Is there anything more applicable to each and every one of us than the study of neuroscience? If you’ve ever wondered what’s going on in that head of yours – or, perhaps, what’s going on in the heads of your family, friends, and coworkers – this is the book for you.
Written by two neuroscientists, Welcome to Your Brain provides an accessible and even fun entry point into what can seem like an intimidating topic. This isn’t some dry, college-level science textbook, however. Think of it more as a map or guidebook to what’s happening in that organ taking up space between your ears. And luckily for us, the authors are gifted writers, turning the complicated into the understandable, while making you laugh along the way.
Structured in six parts, Welcome to Your Brain takes us from the basics of your brain’s composition, to how the brain handles the five senses, to its development in childhood and its changes throughout life and old age. The authors also explore your “emotional” brain, your “rational” brain, and your brain in altered states. Each chapter within the sections contains interesting sidebars, either dispelling myths (no, we don’t only use 10% of our brain) or providing practical tips (such as how, scientifically speaking, to combat jet lag).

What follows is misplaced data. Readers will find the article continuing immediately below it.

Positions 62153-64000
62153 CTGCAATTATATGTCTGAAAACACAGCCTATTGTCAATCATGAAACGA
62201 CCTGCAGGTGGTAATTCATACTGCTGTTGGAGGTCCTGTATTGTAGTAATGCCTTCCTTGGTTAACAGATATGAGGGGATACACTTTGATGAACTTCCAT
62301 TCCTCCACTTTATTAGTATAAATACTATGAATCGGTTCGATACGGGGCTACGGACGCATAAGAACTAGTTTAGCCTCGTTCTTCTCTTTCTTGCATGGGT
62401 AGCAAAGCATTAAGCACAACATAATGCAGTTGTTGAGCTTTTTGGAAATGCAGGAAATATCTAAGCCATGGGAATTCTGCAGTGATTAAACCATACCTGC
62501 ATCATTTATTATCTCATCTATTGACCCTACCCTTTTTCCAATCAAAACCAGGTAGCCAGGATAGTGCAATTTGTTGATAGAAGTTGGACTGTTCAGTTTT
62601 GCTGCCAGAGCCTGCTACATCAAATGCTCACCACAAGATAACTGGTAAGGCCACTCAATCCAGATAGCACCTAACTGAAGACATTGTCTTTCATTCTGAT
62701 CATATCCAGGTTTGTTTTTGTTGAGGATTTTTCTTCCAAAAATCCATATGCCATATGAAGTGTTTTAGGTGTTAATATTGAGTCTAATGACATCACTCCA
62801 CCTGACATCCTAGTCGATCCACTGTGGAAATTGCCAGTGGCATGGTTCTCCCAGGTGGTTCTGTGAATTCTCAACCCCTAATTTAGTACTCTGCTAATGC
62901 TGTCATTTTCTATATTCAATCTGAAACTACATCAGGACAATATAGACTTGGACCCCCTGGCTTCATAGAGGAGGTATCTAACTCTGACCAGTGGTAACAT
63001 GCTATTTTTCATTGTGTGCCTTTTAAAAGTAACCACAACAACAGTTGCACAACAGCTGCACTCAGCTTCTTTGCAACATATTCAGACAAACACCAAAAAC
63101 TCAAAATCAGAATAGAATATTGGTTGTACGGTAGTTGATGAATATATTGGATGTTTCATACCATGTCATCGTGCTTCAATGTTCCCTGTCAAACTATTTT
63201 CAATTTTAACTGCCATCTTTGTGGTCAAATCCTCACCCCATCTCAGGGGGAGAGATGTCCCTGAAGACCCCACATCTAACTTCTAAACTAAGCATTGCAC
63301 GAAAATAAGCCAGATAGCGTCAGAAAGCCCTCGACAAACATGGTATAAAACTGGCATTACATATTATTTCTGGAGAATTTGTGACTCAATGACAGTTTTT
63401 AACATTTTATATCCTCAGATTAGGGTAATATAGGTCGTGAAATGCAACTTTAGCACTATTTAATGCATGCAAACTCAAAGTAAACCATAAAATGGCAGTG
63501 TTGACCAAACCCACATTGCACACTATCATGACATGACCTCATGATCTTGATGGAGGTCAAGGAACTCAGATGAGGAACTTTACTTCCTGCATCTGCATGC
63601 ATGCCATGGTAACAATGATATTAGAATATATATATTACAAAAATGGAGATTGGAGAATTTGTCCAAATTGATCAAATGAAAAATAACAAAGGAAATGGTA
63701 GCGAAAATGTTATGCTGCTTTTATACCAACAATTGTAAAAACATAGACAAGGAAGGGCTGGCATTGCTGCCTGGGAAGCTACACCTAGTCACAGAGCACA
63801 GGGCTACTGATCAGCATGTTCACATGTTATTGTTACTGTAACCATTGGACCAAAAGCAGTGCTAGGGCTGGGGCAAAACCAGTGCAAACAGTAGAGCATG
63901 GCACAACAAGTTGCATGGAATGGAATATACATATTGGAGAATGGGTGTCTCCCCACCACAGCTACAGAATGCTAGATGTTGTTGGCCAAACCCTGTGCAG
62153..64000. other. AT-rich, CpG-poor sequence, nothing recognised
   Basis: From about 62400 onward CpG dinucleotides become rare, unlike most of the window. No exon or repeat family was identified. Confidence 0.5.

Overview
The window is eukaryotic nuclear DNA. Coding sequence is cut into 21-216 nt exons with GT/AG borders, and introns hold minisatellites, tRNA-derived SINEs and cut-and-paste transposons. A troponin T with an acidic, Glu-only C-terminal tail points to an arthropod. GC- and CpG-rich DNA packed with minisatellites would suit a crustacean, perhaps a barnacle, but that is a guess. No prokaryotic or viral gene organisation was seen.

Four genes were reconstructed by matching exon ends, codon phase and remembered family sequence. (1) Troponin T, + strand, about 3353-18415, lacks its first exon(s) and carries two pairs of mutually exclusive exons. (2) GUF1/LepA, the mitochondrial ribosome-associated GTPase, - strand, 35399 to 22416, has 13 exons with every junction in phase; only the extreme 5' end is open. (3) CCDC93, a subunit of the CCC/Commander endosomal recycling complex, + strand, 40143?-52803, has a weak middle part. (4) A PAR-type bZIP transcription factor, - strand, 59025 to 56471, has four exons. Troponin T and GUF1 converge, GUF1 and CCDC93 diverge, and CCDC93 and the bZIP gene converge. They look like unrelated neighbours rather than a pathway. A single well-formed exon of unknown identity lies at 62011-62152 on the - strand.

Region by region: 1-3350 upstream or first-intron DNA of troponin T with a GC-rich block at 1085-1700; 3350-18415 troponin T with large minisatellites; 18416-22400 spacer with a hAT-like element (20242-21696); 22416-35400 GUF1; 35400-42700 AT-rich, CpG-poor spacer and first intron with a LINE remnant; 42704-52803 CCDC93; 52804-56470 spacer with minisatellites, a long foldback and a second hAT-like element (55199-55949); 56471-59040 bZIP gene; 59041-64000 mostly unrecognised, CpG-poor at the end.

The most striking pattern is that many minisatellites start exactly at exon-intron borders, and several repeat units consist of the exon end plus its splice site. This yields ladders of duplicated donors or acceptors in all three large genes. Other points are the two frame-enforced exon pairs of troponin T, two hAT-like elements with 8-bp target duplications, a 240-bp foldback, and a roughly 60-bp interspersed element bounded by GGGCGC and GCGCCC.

Many readers of this book would likely be especially interested in the section and chapters about brain development and the brain’s changes throughout our lives. We probably all want to know how we can best support brain development in young children, while also figuring out how to guard against brain function decay late in life. There’s a lot of societal anxiety, understandably, about both.
You’ll have to read that whole section for all the pertinent information on this, but I’ll say here, for the parents of young children, there’s no actual scientific evidence that playing Mozart for your babies makes them smarter. However, signing them up for piano lessons, for instance, does have a positive effect on brain development. Passive consumption of music does nothing. Instead, have them actually learn to play.
If you’re thinking about the opposite end of things and looking for a magic elixir to stave off mental decline late in life, look no further than physical exercise. That’s the single best way you can support brain health and fight dementia in age. Even older people who take up exercise late in life show mental benefits from it.
This book is filled with information that can help you better understand yourself and those around you. Use your brain and read it.
— LouAnn Lofton, firstname.lastname@example.org
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